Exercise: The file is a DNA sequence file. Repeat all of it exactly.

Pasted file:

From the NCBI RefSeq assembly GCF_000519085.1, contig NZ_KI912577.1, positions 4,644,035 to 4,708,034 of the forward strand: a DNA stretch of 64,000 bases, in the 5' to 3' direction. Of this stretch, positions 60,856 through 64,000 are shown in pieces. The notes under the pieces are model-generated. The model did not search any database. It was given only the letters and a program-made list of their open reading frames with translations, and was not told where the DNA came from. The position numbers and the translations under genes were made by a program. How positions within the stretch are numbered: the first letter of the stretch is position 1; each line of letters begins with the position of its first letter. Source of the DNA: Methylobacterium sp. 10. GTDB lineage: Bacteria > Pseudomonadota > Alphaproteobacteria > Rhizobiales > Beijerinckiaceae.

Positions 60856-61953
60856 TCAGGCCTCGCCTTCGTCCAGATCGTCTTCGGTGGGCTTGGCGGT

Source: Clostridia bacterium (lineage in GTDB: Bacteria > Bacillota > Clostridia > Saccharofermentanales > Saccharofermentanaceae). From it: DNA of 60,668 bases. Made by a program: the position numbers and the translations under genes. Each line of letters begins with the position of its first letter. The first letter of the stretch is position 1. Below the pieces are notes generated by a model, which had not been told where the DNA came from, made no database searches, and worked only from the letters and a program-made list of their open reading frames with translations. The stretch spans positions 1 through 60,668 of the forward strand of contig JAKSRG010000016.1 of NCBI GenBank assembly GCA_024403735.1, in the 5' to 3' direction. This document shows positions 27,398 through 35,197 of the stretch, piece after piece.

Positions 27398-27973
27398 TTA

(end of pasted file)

From the NCBI RefSeq assembly GCF_000519085.1, contig NZ_KI912577.1, positions 4,644,035 to 4,708,034 of the forward strand: a DNA stretch of 64,000 bases, in the 5' to 3' direction. Of this stretch, positions 60,856 through 64,000 are shown in pieces. The notes under the pieces are model-generated. The model did not search any database. It was given only the letters and a program-made list of their open reading frames with translations, and was not told where the DNA came from. The position numbers and the translations under genes were made by a program. How positions within the stretch are numbered: the first letter of the stretch is position 1; each line of letters begins with the position of its first letter. Source of the DNA: Methylobacterium sp. 10. GTDB lineage: Bacteria > Pseudomonadota > Alphaproteobacteria > Rhizobiales > Beijerinckiaceae.

Positions 60856-61953
60856 TCAGGCCTCGCCTTCGTCCAGATCGTCTTCGGTGGGCTTGGCGGT

Source: Clostridia bacterium (lineage in GTDB: Bacteria > Bacillota > Clostridia > Saccharofermentanales > Saccharofermentanaceae). From it: DNA of 60,668 bases. Made by a program: the position numbers and the translations under genes. Each line of letters begins with the position of its first letter. The first letter of the stretch is position 1. Below the pieces are notes generated by a model, which had not been told where the DNA came from, made no database searches, and worked only from the letters and a program-made list of their open reading frames with translations. The stretch spans positions 1 through 60,668 of the forward strand of contig JAKSRG010000016.1 of NCBI GenBank assembly GCA_024403735.1, in the 5' to 3' direction. This document shows positions 27,398 through 35,197 of the stretch, piece after piece.

Positions 27398-27973
27398 TTA